It’s been two weeks, but better late than never. After I read Jessica’s zong zi post on Food Mayhem, images of amber tedrahedra just wouldn’t leave me alone. I talked to my mom about them, and I could hear her voice crackle with sweet memories over the phone. We haven’t had these sweet little things for years. We used to eat them by the dozens every lunar May. Like most Saigonese, we didn’t do anything huge to celebrate Tet Doan Ngo, but bánh ú tro was too scrumptious a tradition to pass.
Each pyramid is just a little over an inch tall, whichever way you roll it. It’s unclear whether the traditional zongzi grew smaller when Chinese immigrants share the recipe with their Vietnamese neighbors, or only the dessert zongzi (jianshui zong) is favored by the locals over savory types. Most Vietnamese have also long dissociated this sticky rice snack with the Chinese reason behind Duanwu festival, if not to assign the Fifth of Lunar May to commemorate the death anniversary of Vietnam’s legendary Mother Âu Cơ, kill off bad bugs, make ceremonial offerings to family ancestors, or simply bathe in the summer solstice’s endless sunlight. Whatever meaning someone chooses to celebrate (or not celebrate) Duanwu (Đoan Ngọ in the Vietnamese language), he can enjoy bánh ú tro all the same. And if he lives in Hội An, there’s a big chance he actually participates in making them too.
The people of Hoi An don’t make a living with bánh ú tro year round, but they keep the tradition with earnest. Within four days, 1st-4th of lunar May, everybody makes bánh ú tro. The fifth day, everybody eats bánh ú tro. The sixth day, things get back to normal. In Saigon’s markets, bánh ú tro start showing up a week or two before the Fifth, and disappear right after, my mom recalled. So when I told her that I was going to search for them after I read Jessica’s post, she said “fat chance”.
Why such rarity? After all, bánh bía, also adapted from the Chinese and also originally made just for one specific festival, shines its face all year long in every bakery and sandwich shop these days. Well, the recipe for bánh ú tro turns out to be real hard, and it’s not just the wrapping stage. The best bánh ú tro, according to Hoi An banh makers, must be wrapped with “kè” leaves from the mountains of Huế. The cleanly washed sticky rice is soaked in sesame ash water overnight (sesame plant burnt into ashes, mixed with water and sifted through sand). The ash water turns sticky rice grains into semi-powder form, giving bánh ú tro a clear amber look and a strangely light texture, unlike any other sticky rice concoctions. No wonder “ash” (tro) is part of the banh’s definitive name. (If you look at jianshui zong recipes, you’ll find lye water or alkaline water listed. More correct terms perhaps, but the horrid image on Wikipedia’s page on lye takes away my appetite. “Ash” even has a romantic ring to it, and this banh is made for a poet after all.) A bit of alum is put in the ash water to somehow keep each banh from falling apart.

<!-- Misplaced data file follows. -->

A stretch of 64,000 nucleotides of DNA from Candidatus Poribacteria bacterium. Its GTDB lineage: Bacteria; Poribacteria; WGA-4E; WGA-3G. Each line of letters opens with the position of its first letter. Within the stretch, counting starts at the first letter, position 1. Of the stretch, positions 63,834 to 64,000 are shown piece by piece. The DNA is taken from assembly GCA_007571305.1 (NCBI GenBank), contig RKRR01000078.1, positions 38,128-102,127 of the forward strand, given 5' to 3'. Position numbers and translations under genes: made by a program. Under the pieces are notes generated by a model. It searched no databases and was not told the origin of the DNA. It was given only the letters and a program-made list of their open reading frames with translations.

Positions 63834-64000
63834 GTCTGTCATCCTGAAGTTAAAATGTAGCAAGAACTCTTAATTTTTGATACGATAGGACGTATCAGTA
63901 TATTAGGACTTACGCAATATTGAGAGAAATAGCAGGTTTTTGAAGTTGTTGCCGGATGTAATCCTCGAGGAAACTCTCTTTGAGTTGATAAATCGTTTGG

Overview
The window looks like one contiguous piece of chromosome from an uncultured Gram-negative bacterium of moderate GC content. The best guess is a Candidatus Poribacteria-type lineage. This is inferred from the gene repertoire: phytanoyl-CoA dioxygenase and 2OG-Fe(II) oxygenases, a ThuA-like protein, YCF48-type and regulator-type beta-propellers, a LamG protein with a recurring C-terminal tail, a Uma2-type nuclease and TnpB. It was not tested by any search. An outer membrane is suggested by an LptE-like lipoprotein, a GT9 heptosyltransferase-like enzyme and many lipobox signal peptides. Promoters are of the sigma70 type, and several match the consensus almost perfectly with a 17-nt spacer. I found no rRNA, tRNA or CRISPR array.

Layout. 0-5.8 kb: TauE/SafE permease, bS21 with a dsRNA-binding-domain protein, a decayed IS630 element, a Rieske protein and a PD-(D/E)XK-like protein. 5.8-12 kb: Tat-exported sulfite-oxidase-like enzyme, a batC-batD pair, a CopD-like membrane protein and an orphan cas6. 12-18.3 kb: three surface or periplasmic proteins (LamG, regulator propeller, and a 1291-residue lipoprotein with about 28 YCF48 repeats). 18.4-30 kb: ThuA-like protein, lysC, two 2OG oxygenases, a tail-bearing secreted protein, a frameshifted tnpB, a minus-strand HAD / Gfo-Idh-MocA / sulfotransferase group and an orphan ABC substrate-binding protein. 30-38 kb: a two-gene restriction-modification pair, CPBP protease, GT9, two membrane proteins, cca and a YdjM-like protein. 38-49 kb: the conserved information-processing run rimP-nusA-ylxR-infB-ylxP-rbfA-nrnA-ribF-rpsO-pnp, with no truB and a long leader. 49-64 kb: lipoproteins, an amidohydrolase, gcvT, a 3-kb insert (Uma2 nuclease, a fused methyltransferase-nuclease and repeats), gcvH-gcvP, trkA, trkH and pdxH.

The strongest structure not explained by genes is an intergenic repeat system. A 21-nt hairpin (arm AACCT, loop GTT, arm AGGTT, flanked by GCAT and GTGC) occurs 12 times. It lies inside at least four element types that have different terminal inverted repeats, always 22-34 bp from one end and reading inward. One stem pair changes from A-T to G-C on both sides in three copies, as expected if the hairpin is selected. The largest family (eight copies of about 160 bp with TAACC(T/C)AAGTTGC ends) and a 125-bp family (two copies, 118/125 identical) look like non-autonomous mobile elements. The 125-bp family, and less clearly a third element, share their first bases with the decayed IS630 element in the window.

Now of course sesame plants aren’t growing in everyone’s backyard to burn, so just any coal ash would do, as long as you sift the ash water carefully to avoid big pieces of charcoal in your sticky rice. Some different source suggests ash from mangrove firewood, dissolved in water for a month, but it seems to be just another grandmother’s special recipe varying by the regions. After soaking the rice for 1-3 nights, take it out and wash with cold water again.
The wrapping leaves, too, vary from place to place. Kè leaf is obviously not the most popular, as bamboo leaf and reed leaf, in their slender shape and earthy fragrance, do the job just as well. Banana leaves can be cut into wide strips to imitate bamboo leaves. Skilled banh makers can also control the colors: older leaves give darker hues, substituting ash with white lime paste(*) lets bánh ú tro have the natural green shades from the leaves, while red lime paste causes a reddish amber shine.
Nonetheless, there exists a common wisdom regardless of ingredients: burn an incense stick when you drop the banh into water for boiling, when the incense burns out, the banh is done. Usually that takes four hours.
Let cool, bánh ú tro is more firm than chewy. There you can still see silhouettes of individual grains on the outside, but each banh is a solid tedrahedron of defined edges and uniform texture. It unwraps easily, parallel thread marks of bamboo leaf veins imprint on the smooth and fulfilling surfaces. It’s hardly sticky, unlike bánh ít and bánh dầy (also made from sticky rice). And it’s light. The banh’s are tied together in bundles of ten, and I can eat all ten in one sitting. (I can hardly finish one bánh ít in one sitting.) Funny, “ít” means “small in quantity”, and “ú” means “chubby”.
The traditional bánh ú tro of the North and Central Vietnam is just that, a plain chunk, good by itself to some and must be accompanied by honey or sugar to others. Then with time it got a sweetened red bean paste filling. Then a sweetened mung bean paste filling. Then a sweetened grated coconut filling. I grew up eating the red bean kind every year and thought it was the only kind. So I jumped at the first bunch I saw at Kim’s Sandwiches last Sunday, twelve days after the Fifth of Lunar May. The bunch was tied together by green nylon strings. I hurried home, unwrapped, took a bite. My mom called.
– Mom, I found them!
– Really?!?! How are they?
– Good, but why’s there no bean paste?!
Should’ve gotten the red string bunch instead.
Bánh ú tro ($3.75/10 pieces) from Kim’s Sandwiches
(in the Lion Supermarket area)
1816 Tully Rd 182, San Jose, CA 95111